It’s worth taking a moment to mention Chris Bobotis and Skybox — without Skybox’s plug-in suite on After Effects and Premiere it would be a damn sight harder to do any kind of work in 360 video (including Nadir removal/patching, general roto work and even basic editing/previewing to Rift DK2) — thanks for that Chris.

Without further ado let’s talk about what happens when you try to make match-cuts.

Here’s the whole clip:

Double Trouble 360 match cut example

Think of that what you will — but lemme breakdown my thought process. Jessica has a funky animation of concentric rings to show how editing in 360 is like a cipher. That’s an interesting thought — but I think it’s a lot simpler than that.

Let’s consider the very first cut — off the door slam

But before we do that — I would like to bury the notion that people will look everywhere when watching a 360 video. I don’t have formal proof of this but consider these true statements

  1. When you enter a new space (e.g. a room) in the real world you don’t look around inspecting every corner of it if something is happening in the middle of the room. You might do this if you are explicitly exploring a place (e.g an Easter Egg Hunt) or if you are paranoid that Big Brother is spying on you but in most cases you are focused on a particular area of interest. Object, Person, Animal etc.
    (note that a special case here is 360 video professionals who are “looking” for stitch lines and/or trying to see everything in this new space — don’t fall for this selection bias — this is NOT how people will watch your content)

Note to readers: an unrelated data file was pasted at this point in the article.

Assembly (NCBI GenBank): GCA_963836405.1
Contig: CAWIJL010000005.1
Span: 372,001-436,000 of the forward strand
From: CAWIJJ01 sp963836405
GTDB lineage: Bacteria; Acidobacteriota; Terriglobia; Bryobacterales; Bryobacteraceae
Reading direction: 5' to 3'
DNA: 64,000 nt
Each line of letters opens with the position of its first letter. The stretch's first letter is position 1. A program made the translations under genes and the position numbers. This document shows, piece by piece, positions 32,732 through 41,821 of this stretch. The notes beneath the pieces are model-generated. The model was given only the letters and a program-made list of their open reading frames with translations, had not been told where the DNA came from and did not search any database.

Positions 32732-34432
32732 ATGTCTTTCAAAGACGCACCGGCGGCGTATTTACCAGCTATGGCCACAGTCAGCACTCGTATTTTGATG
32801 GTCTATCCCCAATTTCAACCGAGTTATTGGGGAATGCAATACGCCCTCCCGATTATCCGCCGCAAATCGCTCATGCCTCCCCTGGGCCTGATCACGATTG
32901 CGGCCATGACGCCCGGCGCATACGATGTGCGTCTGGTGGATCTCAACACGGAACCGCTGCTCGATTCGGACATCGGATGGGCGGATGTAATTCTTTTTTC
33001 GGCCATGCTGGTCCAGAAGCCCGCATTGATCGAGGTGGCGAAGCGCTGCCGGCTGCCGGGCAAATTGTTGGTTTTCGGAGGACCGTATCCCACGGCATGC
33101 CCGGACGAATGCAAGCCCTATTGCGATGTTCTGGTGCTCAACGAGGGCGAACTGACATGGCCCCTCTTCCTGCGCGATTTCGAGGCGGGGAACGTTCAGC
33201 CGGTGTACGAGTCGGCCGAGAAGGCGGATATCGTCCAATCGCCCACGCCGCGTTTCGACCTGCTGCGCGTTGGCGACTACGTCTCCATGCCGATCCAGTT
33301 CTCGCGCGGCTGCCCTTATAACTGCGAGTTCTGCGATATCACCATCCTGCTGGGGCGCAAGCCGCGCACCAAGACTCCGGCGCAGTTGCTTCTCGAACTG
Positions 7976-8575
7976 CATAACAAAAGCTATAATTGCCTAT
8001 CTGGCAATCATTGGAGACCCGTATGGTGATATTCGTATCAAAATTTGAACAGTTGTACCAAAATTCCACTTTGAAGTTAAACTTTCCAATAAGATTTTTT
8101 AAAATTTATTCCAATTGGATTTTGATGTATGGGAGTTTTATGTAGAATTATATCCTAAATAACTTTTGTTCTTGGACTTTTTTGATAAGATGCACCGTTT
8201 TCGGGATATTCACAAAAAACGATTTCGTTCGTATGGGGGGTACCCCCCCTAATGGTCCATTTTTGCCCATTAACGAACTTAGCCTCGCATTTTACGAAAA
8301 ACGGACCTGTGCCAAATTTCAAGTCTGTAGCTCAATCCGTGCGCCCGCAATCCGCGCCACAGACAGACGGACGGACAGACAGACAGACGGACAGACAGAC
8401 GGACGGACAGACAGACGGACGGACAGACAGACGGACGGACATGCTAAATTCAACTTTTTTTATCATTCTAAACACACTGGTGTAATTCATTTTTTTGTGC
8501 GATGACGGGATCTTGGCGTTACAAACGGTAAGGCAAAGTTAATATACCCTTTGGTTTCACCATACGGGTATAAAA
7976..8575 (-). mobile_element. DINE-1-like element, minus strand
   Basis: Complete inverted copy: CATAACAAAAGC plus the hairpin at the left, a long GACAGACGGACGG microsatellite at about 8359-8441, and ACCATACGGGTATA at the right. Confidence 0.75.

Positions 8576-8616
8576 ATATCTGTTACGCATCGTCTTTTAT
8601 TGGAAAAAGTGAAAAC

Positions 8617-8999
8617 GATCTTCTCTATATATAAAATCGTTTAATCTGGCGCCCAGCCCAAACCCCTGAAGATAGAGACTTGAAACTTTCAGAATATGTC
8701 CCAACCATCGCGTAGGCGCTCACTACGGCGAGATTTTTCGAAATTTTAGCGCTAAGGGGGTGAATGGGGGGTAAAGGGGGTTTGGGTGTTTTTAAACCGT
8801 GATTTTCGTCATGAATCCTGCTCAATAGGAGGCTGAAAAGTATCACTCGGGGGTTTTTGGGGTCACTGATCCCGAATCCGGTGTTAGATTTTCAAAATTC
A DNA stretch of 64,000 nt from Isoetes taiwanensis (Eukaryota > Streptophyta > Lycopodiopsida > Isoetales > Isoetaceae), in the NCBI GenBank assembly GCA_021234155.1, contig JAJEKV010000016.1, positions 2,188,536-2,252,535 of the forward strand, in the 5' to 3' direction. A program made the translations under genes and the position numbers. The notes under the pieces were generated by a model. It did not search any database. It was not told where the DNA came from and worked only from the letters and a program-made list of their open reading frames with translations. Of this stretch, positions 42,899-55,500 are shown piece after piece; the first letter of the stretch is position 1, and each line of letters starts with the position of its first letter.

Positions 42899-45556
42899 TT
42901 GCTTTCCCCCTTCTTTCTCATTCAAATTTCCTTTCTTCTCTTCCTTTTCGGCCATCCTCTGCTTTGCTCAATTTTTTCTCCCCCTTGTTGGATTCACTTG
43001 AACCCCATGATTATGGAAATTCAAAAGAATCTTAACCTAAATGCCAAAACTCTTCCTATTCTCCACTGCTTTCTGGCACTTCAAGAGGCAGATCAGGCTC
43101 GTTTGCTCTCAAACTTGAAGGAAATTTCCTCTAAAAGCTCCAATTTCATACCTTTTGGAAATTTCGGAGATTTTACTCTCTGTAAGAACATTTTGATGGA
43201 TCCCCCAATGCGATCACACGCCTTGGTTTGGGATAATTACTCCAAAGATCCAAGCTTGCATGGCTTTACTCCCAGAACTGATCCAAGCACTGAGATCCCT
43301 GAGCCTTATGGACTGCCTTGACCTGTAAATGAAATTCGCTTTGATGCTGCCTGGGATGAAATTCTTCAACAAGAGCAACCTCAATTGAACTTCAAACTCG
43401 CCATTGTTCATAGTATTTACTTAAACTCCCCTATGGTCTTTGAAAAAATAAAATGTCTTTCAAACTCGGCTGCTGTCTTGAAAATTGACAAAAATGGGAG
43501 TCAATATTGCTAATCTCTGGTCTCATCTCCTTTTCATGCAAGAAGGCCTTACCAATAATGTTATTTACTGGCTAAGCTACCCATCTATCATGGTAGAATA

All that said — no matter how you cut 360 video it will always be possible to “break” the cut if you are a determined viewer. Unless you choreograph every single character and object movement in the scene in every direction across every cut — you will never be able to prevent this.

And guess what — I think that’s totally ok. If someone wants to deliberately destroy their own experience of a story — congratulations they can do it. It would be the cinematic equivalent of talking on a cellphone through a movie.

It is our job as storytellers to guide the viewer. We will do that using object based sound, movement, staging, dialogue, mise-en-scene etc etc — but if we can do that (and I’m confident we can) then cutting is entirely possible.

Anyway — let’s look at the first cut on the door closing.

Cut 1 leading frame — Youtube Field of View

This is the frame just before the cut. The following shot is the frame just after the cut.

Cut 1 trailing frame — YouTube field of view

Let’s define some vocabulary and look at the overall equirectangular video data.